Not your back-of-magazine erotica

If you have ever read or even thumbed through a copy of Cosmopolitan, you may be familiar with the notorious “Red Hot Read,” an excerpt of erotica the editors tuck away into the back cover. Once you have mastered “the 7 best orgasm tricks in the world” or unveiled “his burning sex need” you can enjoy 800 words of hot literature.

While Cosmo has created a space to talk about sex, a subject often shrouded by secrecy, shame and taboos, the kind of sex we are seeing and reading about in the magazine is almost entirely heteronormative — and frankly — a bit too much of the same old thing.

Enter Anaïs Nin.

Nin, born in France in the early 1900s, was an American writer who is widely regarded as the first woman in the modern west to write erotica. What separates Nin’s writing from the steamy sexcapades in the back pages of Cosmo is her ability to pull the reader into beautiful stories that talk about sex as something we simply do, like going to the grocery store or tying our shoes. In her stories, sex is a subjective, sensual, every-day experience rather than a dirty, hidden secret that exists exclusively between an attractive, heterosexual couple.

That being said, sex can be daring and illicit in her stories — in one tale, a woman permits a stranger in the crowd at a public execution to take her from behind — but more than anything, it is pleasurable. Her writing is not only elegant and evocative, but it explores sex among ambiguous bodies, sisters and brothers, old men and young girls, artists and aristocrats.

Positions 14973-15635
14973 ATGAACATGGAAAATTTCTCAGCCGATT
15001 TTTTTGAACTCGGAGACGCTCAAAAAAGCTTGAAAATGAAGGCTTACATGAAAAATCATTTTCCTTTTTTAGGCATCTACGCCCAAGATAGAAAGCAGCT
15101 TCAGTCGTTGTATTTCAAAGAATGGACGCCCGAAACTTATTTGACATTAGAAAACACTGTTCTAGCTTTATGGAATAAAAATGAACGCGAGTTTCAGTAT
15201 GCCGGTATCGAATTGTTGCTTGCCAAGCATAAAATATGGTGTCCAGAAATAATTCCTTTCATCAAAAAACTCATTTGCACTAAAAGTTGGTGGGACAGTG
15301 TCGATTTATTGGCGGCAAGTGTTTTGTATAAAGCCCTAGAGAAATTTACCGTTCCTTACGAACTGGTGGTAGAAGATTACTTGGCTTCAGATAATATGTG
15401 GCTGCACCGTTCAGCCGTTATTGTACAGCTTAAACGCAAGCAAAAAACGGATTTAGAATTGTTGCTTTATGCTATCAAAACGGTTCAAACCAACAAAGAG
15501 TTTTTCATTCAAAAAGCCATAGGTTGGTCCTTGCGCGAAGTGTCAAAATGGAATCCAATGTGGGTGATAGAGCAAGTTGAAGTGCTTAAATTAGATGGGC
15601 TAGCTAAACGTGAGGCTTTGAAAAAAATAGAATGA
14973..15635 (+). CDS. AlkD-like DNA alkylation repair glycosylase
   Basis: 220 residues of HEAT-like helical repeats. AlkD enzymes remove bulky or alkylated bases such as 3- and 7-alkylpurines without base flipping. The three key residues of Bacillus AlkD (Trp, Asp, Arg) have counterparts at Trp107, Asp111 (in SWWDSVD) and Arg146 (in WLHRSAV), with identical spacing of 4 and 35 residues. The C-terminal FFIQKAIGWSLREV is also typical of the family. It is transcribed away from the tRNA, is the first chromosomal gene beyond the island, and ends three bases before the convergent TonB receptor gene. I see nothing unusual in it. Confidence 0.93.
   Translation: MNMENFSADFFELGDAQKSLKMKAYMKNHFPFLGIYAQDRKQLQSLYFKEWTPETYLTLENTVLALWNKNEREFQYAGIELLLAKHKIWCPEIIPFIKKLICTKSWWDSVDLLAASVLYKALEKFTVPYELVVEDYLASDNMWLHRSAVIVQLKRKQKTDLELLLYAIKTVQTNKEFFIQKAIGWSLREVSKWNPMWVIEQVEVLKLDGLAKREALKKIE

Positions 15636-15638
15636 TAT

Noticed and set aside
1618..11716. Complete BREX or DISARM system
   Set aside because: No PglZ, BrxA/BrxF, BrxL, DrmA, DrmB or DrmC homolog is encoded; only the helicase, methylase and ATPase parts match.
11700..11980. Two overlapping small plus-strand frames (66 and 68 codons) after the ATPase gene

“I realized he had stopped looking at my face. Suddenly, there were four of us in the room. Me, him and my breasts,” writes one Red Hot author. While Nin certainly talks about breasts and sexual organs, she employs them to emphasize pleasure in and of itself, not to objectify women or female anatomy. In fact, most of the women in her stories hold a certain sense of power over men.

And with that, I will leave you with the following passage from “The Queen,” a chapter from Little Birds, where Nin describes the effect a woman’s Medusa-like hair has on the narrator.

“This woman’s hair…it was the most sensual hair I have ever seen. Medusa must have had hair like this and with it seduced the men who fell under her spell. It was full of life, heavy, and as pungent as if it had been bathed in sperm … It was the kind of hair I wanted to wrap around my own sex. It was warm and musky, oily, strong. It was the hair of an animal … I would have been content just touching her hair.”